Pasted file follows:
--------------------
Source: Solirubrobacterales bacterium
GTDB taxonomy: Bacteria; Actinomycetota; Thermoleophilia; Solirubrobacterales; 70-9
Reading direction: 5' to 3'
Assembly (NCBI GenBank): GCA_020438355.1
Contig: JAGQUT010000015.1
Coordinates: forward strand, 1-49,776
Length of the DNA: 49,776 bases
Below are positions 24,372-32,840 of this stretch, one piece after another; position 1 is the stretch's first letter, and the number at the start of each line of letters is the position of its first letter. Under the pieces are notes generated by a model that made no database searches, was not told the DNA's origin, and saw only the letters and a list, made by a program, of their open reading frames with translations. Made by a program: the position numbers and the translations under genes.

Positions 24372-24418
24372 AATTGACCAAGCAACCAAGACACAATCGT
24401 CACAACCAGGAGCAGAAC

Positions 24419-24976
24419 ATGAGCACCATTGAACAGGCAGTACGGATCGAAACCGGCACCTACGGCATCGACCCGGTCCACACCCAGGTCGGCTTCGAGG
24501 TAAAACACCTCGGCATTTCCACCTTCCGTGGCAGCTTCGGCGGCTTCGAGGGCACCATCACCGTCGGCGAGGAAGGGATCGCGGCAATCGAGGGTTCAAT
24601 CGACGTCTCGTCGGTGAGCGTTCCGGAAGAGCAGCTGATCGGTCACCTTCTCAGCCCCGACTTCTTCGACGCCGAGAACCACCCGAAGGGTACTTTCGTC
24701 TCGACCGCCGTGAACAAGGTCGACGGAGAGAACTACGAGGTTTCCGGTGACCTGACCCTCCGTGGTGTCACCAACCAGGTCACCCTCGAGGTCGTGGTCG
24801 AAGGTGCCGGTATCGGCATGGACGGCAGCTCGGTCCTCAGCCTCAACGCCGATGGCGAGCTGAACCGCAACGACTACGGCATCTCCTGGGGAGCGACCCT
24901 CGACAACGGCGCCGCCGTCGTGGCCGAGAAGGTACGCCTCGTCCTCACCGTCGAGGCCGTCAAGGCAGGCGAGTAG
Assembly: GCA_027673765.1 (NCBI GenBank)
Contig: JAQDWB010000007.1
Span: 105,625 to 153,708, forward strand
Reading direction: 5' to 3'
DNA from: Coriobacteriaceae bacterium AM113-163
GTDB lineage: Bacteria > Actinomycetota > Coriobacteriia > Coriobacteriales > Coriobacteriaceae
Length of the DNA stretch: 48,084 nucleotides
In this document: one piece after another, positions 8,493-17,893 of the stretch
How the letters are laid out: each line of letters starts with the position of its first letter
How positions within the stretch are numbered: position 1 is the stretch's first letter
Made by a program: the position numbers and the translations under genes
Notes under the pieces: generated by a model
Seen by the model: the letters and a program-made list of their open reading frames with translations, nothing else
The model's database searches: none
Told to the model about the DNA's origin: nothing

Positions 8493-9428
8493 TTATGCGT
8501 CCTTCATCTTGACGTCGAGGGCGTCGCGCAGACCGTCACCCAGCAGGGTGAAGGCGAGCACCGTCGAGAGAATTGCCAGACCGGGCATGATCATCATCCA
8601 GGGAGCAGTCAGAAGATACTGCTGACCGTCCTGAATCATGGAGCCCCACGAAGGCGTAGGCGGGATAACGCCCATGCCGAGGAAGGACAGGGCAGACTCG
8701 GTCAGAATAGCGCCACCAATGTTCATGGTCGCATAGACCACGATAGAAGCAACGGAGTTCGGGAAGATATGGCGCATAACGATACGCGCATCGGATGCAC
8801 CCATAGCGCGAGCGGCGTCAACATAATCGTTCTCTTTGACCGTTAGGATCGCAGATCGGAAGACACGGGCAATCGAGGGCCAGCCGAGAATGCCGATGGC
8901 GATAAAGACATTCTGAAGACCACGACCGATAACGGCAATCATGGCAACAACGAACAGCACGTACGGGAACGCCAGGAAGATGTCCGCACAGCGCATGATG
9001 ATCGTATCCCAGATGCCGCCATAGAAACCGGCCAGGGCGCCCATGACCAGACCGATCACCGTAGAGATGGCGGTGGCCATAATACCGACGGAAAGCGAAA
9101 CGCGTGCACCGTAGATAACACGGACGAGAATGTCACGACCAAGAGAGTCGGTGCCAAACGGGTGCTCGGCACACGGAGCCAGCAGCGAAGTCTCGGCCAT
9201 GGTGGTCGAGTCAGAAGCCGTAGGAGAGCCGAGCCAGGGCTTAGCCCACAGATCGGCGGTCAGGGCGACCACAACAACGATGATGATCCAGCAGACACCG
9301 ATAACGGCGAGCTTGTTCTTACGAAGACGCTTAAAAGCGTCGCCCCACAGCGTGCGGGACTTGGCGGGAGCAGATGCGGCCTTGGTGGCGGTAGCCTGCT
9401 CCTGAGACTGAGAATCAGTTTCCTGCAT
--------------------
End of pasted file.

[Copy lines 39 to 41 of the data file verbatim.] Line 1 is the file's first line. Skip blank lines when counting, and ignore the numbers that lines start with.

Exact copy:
8801 CCATAGCGCGAGCGGCGTCAACATAATCGTTCTCTTTGACCGTTAGGATCGCAGATCGGAAGACACGGGCAATCGAGGGCCAGCCGAGAATGCCGATGGC
8901 GATAAAGACATTCTGAAGACCACGACCGATAACGGCAATCATGGCAACAACGAACAGCACGTACGGGAACGCCAGGAAGATGTCCGCACAGCGCATGATG
9001 ATCGTATCCCAGATGCCGCCATAGAAACCGGCCAGGGCGCCCATGACCAGACCGATCACCGTAGAGATGGCGGTGGCCATAATACCGACGGAAAGCGAAA